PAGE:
Isaiah 29:16, 18-19 16You have turned things around,
as if the potter were the same as the clay.
How can what is made say about its maker,
“He didn’t make me”?
How can what is formed
say about the one who formed it,
“He doesn’t understand what he’s doing”?
18On that day the deaf will hear
the words of a document,
and out of a deep darkness
the eyes of the blind will see.
19 The humble will have joy
after joy in the Lord,
and the poor people will rejoice
in the Holy One of Israel.
We humans are often like the clay pot saying to its maker, “You’re not doing it right.” We see what we want for our lives and say to God ‘this way, not that.’ Or we tell him to make better use of the talents he gave us. While at the time, we don’t (and cannot) realize how he plans to use our faults and weaknesses to serve him.
In this prophecy, the blind see and the dear hear… after questioning the potter. It reminds me of the account in the ninth chapter of John about the man born blind. The rabbis were trying to figure out whose fault it was that he was born with a defect. In other words, they were questioning the potter.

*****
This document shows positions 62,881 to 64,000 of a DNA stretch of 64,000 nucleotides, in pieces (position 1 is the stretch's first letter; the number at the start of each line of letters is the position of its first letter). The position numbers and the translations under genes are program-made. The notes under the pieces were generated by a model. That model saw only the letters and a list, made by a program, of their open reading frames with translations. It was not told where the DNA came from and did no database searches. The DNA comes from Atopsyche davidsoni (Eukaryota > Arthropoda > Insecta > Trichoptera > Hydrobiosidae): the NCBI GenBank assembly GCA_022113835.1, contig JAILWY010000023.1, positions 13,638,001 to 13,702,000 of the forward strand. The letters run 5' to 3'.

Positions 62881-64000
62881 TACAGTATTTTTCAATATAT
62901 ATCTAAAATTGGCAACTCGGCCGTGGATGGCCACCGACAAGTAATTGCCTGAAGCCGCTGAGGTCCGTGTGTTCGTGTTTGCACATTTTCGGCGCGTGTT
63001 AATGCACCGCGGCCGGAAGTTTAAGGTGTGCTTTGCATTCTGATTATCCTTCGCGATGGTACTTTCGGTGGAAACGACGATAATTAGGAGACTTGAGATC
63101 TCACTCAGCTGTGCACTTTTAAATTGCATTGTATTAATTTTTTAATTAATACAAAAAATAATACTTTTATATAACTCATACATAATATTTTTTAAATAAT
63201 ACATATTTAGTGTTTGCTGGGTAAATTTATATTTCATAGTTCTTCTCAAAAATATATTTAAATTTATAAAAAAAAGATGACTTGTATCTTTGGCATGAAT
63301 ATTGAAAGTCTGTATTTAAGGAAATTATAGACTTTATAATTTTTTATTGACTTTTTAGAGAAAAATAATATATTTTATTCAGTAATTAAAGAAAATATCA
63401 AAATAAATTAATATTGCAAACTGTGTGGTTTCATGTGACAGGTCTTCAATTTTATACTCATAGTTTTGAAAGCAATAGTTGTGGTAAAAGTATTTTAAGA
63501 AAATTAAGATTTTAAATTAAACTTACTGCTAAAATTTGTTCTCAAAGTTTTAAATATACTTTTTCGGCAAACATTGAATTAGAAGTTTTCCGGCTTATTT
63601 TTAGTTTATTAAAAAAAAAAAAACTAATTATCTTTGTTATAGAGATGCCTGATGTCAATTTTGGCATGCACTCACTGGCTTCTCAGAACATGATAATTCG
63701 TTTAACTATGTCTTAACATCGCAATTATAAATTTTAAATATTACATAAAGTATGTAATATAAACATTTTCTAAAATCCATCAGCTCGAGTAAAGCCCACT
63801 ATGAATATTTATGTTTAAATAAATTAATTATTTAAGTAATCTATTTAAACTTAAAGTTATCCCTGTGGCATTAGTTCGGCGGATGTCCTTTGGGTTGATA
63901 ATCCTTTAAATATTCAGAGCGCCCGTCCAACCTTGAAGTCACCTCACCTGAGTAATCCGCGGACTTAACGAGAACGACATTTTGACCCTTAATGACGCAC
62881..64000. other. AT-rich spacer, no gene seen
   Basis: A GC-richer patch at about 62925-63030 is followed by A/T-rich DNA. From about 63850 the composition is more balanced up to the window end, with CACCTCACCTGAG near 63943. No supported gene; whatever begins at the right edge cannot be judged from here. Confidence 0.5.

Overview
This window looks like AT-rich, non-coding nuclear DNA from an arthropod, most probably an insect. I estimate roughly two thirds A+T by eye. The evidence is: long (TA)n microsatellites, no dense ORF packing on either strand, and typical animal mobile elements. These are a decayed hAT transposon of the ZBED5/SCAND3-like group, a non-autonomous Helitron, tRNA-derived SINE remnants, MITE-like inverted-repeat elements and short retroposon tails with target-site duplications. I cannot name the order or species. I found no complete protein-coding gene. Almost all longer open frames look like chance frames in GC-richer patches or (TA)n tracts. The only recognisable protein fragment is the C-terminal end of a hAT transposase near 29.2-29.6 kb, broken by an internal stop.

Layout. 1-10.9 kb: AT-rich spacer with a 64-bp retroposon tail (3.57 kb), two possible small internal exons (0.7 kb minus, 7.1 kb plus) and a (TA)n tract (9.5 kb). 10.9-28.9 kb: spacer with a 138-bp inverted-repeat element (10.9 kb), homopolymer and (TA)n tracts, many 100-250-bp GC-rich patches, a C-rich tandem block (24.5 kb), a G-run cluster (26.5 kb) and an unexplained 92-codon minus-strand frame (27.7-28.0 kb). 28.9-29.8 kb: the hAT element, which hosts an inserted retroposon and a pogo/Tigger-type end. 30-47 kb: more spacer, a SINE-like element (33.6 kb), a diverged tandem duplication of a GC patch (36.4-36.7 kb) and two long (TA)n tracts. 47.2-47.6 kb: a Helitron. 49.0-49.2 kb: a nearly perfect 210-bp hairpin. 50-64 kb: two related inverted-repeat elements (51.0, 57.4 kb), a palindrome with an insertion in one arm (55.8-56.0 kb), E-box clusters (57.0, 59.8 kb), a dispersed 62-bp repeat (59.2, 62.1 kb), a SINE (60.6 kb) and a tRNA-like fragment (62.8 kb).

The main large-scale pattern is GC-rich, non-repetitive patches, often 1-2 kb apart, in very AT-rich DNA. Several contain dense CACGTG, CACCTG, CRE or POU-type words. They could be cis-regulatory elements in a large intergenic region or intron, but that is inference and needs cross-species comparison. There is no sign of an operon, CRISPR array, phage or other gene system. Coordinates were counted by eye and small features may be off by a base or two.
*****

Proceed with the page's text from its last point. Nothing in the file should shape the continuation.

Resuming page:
But Jesus set them straight, and, in essence, pointed back to this prophecy. His blindness was done to show the hand of the potter.
And once his hand is shown, the humble rejoice. The humble will include those who watched the hand of God show itself, plus many like Anna who looked forward to the redemption and had faith in the promises of the prophets.
Anna may have questioned earlier in her life, but by the time she saw the Christ child, she knew what she knew that she knew. She had no confidence left in herself—it was all in the potter and his hand upon her life.
Not only this blind man and Anna, but many humble and poor throughout the centuries rejoiced in the Holy One of Israel.
A Sixty-Day Countdown to Christmas